This is an archived article that was published on sltrib.com in 2012, and information in the article may be outdated. It is provided only for personal research purposes and may not be reprinted.
I've been hit on both sides the last two weeks.
I'm the only sportswriter in my family, and the only Marylander many of my Utah colleagues know. A lot of folks have singled me out: What do I think about Maryland moving to the Big Ten? Isn't realignment crazy?
I've spent a lot of time, like every other college sports observer, watching conferences break up and re-form into so-called "super conferences" of colleges with little or no similarities except that they are colleges. And they all want money.
I've shaken my head a few times watching this seemingly endless cycle of back-room dealing and pledge-promising.
Most people will say universities are simply jumping through hoops to grab cash. But in one sense, we all must ask ourselves: What's so wrong about that?
Consider that we believe education is one of our most important priorities, yet the cost of going to a four-year university can exclude many people from even going. And as the country still struggles with economic doldrums, it's harder, yet also more important, to get a college degree.
As an average-performing student, I had a partial scholarship to go to the University of Maryland. Enrolling only four years later, my younger sister was a 4.0 student and got less financial aid than I did because admission was much more competitive. Tuition was higher by the time she went, as the state government had voted for the first tuition hike in years.
Now the average Maryland education, according to the school's office of undergraduate admissions, is $23,094 per year for in-state students. Out-of-state students will pay $41,473 a year. This is a public school.
But despite the sky-high costs of education, Maryland is still not immune to the budget difficulties that other universities face. Since I've left, a number of faculty I cherish and respect have been laid off as the school pursues the more cost-effective route of hiring adjuncts and part-timers to offset spending. The athletic department has a well-publicized debt that forced the school to cut seven sports this year.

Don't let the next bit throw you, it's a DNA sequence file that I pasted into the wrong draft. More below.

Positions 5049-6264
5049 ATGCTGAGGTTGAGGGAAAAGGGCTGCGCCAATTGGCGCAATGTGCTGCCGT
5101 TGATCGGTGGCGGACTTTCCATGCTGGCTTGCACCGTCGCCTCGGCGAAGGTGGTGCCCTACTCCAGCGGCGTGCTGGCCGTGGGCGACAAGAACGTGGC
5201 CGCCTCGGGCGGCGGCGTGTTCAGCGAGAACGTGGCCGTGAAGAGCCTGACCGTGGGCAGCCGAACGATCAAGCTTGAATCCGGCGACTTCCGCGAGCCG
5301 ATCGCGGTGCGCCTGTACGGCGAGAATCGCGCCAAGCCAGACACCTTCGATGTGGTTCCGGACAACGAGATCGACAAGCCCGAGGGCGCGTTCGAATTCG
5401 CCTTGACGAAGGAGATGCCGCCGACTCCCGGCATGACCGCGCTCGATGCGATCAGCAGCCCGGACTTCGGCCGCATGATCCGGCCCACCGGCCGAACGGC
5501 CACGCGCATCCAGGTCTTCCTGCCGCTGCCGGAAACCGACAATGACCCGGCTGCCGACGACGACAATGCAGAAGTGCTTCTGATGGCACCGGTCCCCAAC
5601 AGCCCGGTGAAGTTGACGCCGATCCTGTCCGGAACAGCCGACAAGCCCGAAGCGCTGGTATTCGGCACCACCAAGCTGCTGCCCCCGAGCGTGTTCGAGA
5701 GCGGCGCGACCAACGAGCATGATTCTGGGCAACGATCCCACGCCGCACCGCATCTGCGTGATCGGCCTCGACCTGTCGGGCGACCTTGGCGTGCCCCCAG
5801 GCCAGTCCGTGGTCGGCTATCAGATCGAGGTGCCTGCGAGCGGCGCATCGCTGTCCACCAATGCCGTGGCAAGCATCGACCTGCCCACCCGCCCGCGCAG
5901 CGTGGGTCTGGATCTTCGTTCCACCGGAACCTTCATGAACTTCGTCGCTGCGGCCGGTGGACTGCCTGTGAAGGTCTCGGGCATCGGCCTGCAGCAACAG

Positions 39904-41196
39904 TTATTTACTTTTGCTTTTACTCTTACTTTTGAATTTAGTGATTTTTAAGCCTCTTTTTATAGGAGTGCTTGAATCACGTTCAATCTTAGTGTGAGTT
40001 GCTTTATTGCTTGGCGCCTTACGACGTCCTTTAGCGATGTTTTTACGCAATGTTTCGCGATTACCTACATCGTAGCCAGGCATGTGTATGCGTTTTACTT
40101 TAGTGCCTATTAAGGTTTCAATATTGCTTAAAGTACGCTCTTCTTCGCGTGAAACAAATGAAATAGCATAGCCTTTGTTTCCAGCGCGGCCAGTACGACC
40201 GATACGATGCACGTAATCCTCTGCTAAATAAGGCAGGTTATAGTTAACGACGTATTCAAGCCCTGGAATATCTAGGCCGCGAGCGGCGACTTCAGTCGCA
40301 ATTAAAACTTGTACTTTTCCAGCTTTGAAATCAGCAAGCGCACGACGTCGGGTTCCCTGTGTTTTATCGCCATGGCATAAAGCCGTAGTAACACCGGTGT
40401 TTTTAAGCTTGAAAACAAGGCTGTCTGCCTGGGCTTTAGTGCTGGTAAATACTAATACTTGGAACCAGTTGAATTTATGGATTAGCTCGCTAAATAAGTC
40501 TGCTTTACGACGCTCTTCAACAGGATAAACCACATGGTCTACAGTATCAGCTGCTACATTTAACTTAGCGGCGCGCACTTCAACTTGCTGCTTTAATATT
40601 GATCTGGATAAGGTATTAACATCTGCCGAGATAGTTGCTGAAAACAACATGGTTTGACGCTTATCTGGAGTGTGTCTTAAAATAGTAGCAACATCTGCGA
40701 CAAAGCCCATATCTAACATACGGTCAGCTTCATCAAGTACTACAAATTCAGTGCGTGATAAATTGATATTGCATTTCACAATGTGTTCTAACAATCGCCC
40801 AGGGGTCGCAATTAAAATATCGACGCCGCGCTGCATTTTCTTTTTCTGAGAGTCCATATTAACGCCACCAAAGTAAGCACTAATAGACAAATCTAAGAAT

This problem is not unique to my alma mater: The general trend is that education is more expensive, yet colleges have to cut costs at the expense of education.
Who am I to say that Maryland is wrong for moving to the Big Ten Conference, where multiple media outlets have reported the school will make $100 million more by 2020 than it would in the ACC?
Covering sports for a living reminds me that there are more important things in life than sports. For college students such as my sister and the kids I've covered in high school who want to get a college education, a university should be always in search of ways to get revenue. Moving to the Big Ten makes sense for the current and future students of Maryland and the state taxpayers, who get some measure of financial relief.
In a larger sense, we shouldn't blame the schools: We should blame the system. It's true that conference realignment can be painful. It breaks up rivalries, it often increases travel times and costs, it hurts traditions and fan bases. But television money will always be a powerful motivator for schools to break old ties and form new ones. As long as tuition is sky high and budgets are being slashed in other words, forever it will be a reality.
It may be hard to watch university presidents and athletic directors grovel and kiss up all for the sake of a dollar. But it might be easier for us all to swallow when we consider how much impact that dollar can have far beyond the football field.